The horror genre provides a wide variety of scares: the sudden shock, the slow dread, the flicker of instinctive disgust. The best part of American Horror Story is that it hits viewers with every kind of scare, often in the same episode (and sometimes even simultaneously). Gore, suspense and body horror – you name it and Horror Story has scared us with it. So sit back and cozy up to our highly subjective list of the series' scariest scenes. And no, the aliens aren't on here. They were great, but those extraterrestrials ain't scary. —Halle Keifer
The American Horror Story pilot was packed with traumatic details, but the element that cranked our expectations to high was the terrifying old man/baby monster that Tate (Evan Peters) and Violet (Taissa Farmiga) unleashed on school bully Leah in the basement. Viewers later find out that the creature is the resembled body of Thaddeus Montgomery, but even context doesn't make seeing the Infantata's bloody lamprey mouth snarl in between strobe flashes any less scary.
While Horror Story built its bread and butter on supernatural shocks, one of the single scariest plotlines of the first season deals with the Westfield High Massacre. It's just too realistic. While there are easily a dozen gorier scenes in Season One, even those viewers unmoved by the occult shudder at Tate's school shooting fantasies. . . especially after we find out that his fantasies are based on actual memories of the event.
Remember when Violet kept running out the front door. . . only to find herself running into the house again? Instead of just telling her with words, Tate brings Violet to the attic to reveal her fly-riddled corpse. It turns out Violet didn't survived her suicide attempt after all. We're not speaking out of turn when we say there are few images sadder or more frightening than seeing your own dead body.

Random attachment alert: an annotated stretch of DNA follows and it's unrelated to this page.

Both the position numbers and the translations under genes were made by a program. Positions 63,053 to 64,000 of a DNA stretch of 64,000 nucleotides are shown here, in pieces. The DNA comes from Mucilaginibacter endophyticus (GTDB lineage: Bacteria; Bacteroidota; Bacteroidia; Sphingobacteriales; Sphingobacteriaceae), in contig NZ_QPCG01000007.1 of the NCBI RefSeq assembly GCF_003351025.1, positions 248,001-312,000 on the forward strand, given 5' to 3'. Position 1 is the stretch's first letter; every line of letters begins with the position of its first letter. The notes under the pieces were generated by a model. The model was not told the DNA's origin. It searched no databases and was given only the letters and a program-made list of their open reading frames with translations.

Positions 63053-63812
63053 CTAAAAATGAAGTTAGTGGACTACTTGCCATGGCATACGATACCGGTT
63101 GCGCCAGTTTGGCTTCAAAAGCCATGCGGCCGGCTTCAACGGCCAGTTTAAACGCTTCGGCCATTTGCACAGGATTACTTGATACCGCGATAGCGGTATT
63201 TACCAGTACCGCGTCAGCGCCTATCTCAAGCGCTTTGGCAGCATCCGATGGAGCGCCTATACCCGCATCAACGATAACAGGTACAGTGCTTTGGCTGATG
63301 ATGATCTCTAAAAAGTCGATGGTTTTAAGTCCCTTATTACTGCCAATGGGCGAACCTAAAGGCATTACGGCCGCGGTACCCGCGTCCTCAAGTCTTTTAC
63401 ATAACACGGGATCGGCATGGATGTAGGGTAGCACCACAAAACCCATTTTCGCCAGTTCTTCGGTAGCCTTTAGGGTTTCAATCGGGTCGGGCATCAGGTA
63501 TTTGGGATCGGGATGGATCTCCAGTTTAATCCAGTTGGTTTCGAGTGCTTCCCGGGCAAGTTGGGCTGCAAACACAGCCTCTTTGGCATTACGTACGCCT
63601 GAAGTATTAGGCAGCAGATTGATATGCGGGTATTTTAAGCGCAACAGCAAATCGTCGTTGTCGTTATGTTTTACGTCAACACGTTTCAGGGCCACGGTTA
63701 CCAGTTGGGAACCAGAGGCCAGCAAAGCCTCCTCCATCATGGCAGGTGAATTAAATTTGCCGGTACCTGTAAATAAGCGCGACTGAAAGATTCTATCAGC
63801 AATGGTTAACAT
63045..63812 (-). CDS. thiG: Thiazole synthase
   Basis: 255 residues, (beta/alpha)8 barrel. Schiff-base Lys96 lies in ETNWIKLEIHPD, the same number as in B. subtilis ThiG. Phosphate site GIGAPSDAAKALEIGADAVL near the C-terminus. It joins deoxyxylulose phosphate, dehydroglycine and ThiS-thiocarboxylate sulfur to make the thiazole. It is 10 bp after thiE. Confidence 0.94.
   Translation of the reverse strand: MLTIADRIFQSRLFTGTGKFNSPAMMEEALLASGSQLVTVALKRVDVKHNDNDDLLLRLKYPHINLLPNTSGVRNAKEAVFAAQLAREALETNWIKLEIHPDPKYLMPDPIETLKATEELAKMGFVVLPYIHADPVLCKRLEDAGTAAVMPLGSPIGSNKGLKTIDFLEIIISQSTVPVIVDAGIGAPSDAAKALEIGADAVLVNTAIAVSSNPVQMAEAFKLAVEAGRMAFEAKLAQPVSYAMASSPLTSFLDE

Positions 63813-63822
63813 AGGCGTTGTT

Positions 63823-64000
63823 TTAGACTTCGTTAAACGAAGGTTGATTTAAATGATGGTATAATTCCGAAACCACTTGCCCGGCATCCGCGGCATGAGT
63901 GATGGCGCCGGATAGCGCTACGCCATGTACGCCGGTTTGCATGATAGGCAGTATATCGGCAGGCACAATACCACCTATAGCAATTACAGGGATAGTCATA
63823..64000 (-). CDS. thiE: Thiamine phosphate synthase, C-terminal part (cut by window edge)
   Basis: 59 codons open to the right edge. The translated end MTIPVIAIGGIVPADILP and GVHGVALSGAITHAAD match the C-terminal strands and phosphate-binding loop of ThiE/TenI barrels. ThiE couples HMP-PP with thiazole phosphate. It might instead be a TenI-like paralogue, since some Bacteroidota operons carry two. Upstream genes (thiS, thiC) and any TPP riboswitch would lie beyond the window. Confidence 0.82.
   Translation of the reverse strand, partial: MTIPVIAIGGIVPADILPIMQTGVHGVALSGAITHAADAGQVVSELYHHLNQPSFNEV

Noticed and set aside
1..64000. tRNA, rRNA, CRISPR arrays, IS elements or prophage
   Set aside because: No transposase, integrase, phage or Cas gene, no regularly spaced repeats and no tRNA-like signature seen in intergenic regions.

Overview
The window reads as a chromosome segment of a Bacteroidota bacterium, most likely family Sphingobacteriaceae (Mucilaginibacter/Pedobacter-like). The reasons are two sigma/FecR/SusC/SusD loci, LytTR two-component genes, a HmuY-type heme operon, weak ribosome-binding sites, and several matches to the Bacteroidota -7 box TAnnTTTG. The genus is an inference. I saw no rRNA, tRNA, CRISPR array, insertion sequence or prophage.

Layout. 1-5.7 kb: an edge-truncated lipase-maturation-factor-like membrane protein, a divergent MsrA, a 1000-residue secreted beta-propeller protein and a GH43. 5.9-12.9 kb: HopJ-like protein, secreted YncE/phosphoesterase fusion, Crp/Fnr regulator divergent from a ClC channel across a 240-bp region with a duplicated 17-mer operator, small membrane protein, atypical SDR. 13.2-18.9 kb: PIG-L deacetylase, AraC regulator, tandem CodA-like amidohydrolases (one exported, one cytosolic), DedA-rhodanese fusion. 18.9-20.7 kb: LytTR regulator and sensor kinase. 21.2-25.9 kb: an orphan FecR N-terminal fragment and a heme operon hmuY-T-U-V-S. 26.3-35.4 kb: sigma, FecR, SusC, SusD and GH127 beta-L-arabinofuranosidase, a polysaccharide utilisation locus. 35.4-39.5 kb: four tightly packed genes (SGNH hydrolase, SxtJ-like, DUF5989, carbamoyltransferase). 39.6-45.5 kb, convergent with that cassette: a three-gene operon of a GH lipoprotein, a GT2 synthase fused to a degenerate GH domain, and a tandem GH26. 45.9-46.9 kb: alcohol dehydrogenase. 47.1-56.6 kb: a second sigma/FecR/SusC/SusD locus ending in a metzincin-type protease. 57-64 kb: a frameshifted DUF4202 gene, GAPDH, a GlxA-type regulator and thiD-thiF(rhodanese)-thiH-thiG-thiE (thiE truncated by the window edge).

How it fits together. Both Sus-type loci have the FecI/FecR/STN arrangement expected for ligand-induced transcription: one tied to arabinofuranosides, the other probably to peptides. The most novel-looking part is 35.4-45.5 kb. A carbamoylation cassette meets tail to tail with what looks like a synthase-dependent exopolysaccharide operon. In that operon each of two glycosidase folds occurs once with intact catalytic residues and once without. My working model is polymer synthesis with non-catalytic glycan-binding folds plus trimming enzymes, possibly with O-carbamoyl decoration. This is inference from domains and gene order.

Poor Shelley. Briarcliff's resident nymphomaniac (Chloe Sevigny) didn't last long before falling prey to Dr. Arden (James Cromwell)'s experiments. Shelley's amputations would have been disgusting enough even without the whole "dumping her near an elementary school" part, but that's not how AHS rolls. The happiness we felt seeing Shelley (temporarily) survive was offset by total child pandemonium when she crawled onto that playground.
In Asylum's fifth episode, Lana (Sarah Paulson) thought she was free after Dr. Thredson (Zachary Quinto) snuck her out of Briarcliff and into his home. Then she noticed the skull candy dish on his coffee table. And the lampshade made out of human skin. There are few Horror Story moments more terrifying than Lana's look of dawning horror when she realizes that she abandoned the frying pan for the serial killer's lair.
"There is no God, but there is a Santa Claus!" It's easy to dismiss the idea of a killer Kris Kringle as too shlocky to be genuinely scary. Easy to dismiss, that is, until you see Ian McShane rip into another man's face with his teeth during Asylum's eighth episode, "Unholy Night." Only the Deadwood actor could make such a campy moment seem utterly terrifying.
You don't need to be a woman to recoil at the thought of giving yourself an abortion. The repulsion you feel transcends sex and gender (and maybe space and time). While Lana had every reason to try and stop the birth of her future serial killer son in Asylum's ninth installment"The Coat Hanger," the episode's eponymous scene left us weak in the knees with a visceral, knee-buckling kind of fright.
American Horror Story: Coven, like the preceding premieres, started off with a bang – a hideous, ghastly bang. As much as immortal former slave owner Madame LaLaurie (Kathy Bates) has tried to redeem herself, nothing can erase the memory of our first visit to the twisted torture chamber she built in the attic of her New Orleans mansion.
AHS is at its scariest when the viewer doesn't exactly know what's happening. To whit – the moment in Coven's premiere when Zoe manifests her ability to kill sexual partners with. . . her vagina? The mechanics are unclear. The freshman witch later uses her skill for revenge, but nothing can rival her boyfriend's unexpected demise in the season premiere. Having sex for the first time is scary enough without a brain hemorrhage.
It's a struggle to make zombies seem fresh and scary in a post-Walking Dead world, but Horror Story pulled it off via Madame LaLaurie's heartfelt apology to her undead daughter in Coven's fifth episode. There's a reason Kathy Bates has an Oscar. Despite her milky dead eyes and rotting carapace, Boquita retains enough of her former self to choke the living daylights out of her mother. Or maybe she was just being a zombie. Either way, it's horrifying.